We are delighted to be sponsoring The Data Science Game for the second year in a row.
For the second year in a row, the Data Science Game will see Data Science students from around the world compete in this prestigious competition. This year, 143 teams, representing more than 50 universities1 f rom 28 different countries will face a reallife demanding and innovative business challenge . To stand out in this competition, students will have to imagine and implement predictive models related to Big Data issues. On September 10 and 11, Paris will welcome an international student hackathon focused on Big Data analytics. From the 143 teams, twenty groups from around the world will defend their university’s reputation in the 2016 Data Science Game.
But to access this ultimate challenge, teams who have already enrolled first have to demonstrate their worth through an online application process from June 17 to July 10. During this first phase, coorganized with ChaLearn specialists in the organization of Machine Learning challenges, the applicants will have to find the best solutions to a predictive problem involving massive and complex data, using statistical algorithms to treat and figure out this data. Each university will be scored on the predictive power of these algorithms, and a ranking will single out the best twenty teams that will compete in the final challenge in Paris. This year once again, Data Science Game can count on its partners’ support, who are key contributors in the field of Data Science. Thanks to Capgemini, a global leader in digital consulting and IT services, participating students will have the opportunity to stay in an exceptional historic place: « Les Fontaines » (the Capgemini Group Campus) near Paris . John Brahim, Head of Capgemini Group’s Insights & Data Global Practice said "Data analytics are critical to our clients in this digital landscape, providing powerful insights that change the business. Competitions such as the 2016 Data Science Game will help inspire the next generation of data specialists and to provide them with the environment to experience firsthand the complexities of solving real business challenges. We hope that this will encourage them to go on to pursue a stimulating career in data analytics."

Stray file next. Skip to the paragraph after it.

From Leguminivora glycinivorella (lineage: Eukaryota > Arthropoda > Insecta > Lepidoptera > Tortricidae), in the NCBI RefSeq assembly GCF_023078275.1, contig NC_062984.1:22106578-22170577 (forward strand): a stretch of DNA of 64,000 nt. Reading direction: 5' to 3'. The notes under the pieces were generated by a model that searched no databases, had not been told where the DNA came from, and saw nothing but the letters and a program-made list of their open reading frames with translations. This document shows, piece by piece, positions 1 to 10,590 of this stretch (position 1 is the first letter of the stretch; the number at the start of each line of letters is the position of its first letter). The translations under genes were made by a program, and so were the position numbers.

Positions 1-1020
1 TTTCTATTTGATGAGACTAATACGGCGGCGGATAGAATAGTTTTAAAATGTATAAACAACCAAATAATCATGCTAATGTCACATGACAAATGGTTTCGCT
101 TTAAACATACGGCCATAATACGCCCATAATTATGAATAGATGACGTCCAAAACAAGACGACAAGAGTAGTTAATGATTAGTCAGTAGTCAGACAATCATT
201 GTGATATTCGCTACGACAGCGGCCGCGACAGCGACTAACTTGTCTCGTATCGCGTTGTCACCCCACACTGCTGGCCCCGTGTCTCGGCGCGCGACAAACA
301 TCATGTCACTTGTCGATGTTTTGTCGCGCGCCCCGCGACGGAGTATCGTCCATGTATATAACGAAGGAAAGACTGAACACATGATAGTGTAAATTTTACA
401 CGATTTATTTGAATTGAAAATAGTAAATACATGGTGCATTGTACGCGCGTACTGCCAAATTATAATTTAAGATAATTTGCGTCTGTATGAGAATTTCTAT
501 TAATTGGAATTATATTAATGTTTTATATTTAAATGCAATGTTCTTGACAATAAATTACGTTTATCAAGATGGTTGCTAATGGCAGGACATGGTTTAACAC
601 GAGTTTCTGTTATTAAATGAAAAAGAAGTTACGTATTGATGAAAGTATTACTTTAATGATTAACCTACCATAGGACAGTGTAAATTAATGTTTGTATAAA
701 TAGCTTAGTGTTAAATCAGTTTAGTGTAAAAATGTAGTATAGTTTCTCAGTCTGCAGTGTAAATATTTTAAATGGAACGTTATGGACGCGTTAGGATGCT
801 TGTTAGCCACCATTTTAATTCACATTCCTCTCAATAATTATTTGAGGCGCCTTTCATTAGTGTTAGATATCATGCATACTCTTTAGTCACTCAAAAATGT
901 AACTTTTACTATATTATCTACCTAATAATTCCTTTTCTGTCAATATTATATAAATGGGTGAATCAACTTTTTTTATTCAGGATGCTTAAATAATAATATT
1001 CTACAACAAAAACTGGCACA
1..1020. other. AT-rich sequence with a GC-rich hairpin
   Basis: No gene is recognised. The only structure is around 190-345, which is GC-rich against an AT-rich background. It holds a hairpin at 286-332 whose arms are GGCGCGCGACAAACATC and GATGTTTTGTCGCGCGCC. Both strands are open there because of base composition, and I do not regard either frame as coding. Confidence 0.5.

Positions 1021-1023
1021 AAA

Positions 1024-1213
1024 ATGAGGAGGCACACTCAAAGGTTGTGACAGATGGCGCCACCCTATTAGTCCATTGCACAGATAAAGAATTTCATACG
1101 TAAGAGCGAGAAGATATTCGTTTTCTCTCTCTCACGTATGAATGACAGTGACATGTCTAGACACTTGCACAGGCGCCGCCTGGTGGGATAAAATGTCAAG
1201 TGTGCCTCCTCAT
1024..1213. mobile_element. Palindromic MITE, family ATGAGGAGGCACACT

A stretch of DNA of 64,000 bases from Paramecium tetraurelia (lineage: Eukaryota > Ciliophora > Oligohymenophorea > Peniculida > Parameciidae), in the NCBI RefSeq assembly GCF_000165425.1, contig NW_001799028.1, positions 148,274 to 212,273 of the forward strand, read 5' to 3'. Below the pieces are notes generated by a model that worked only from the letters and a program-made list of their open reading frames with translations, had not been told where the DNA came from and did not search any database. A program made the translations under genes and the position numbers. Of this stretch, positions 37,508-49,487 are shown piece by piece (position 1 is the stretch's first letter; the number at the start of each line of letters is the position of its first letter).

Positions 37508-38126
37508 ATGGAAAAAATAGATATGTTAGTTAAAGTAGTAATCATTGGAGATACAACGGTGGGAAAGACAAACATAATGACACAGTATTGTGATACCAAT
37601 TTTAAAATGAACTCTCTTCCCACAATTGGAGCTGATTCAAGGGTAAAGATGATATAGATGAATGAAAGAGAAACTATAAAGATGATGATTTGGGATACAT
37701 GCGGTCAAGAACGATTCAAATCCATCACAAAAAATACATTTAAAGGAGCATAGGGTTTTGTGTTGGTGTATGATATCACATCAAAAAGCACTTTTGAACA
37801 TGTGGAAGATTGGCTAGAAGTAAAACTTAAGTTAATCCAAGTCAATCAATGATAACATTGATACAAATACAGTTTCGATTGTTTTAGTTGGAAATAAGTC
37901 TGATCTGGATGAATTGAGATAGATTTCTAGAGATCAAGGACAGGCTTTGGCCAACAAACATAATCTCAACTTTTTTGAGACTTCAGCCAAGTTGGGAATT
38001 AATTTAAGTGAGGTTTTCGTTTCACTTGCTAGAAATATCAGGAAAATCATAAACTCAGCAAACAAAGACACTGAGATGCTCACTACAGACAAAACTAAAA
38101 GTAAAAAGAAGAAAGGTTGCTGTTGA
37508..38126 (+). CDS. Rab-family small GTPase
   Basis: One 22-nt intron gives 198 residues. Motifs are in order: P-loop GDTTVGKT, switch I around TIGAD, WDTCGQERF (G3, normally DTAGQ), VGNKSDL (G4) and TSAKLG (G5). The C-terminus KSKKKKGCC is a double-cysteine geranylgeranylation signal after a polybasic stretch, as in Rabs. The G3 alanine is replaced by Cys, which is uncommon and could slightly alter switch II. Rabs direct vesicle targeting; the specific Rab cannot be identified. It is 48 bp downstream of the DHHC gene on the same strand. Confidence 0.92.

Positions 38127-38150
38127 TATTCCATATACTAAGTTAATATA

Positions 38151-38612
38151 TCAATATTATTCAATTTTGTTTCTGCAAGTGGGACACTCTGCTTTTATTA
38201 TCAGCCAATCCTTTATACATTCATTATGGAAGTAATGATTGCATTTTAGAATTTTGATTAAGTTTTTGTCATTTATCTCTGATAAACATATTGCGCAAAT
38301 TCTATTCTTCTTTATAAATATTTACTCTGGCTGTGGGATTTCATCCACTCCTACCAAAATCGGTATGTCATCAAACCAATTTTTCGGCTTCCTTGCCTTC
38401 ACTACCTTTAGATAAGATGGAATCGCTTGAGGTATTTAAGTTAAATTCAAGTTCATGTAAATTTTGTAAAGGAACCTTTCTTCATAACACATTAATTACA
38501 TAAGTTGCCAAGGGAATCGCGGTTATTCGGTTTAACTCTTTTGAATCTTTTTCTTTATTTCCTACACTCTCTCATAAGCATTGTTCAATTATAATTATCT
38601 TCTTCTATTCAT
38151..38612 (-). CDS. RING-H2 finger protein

When Computer Vision serves renewable energy production
This year, the qualification challenge of the Data Science Game has focused on concerns for the future, at the intersection between ecology and energy issues; the trial looking at optimizing the production of solar energy.
In order to map the solar energy production potential in France, the OpenSolarMap project provides satellite images of roofs of 80,000 buildings. Based on the individual contributions of users, the orientation of about 15,000 roofs has been categorised. Automatic classification of roof orientation is a true challenge for Etalab, the French public agency in charge of open data and use of data in the administration in France and which provided the data.
For the contestants of the Data Science Game, the challenge was to develop an algorithm able to recognise the orientation of a roof from a satellite photograph by building on more than 10,000 photograph of roofs which have been categorized thanks to crowdsourcing.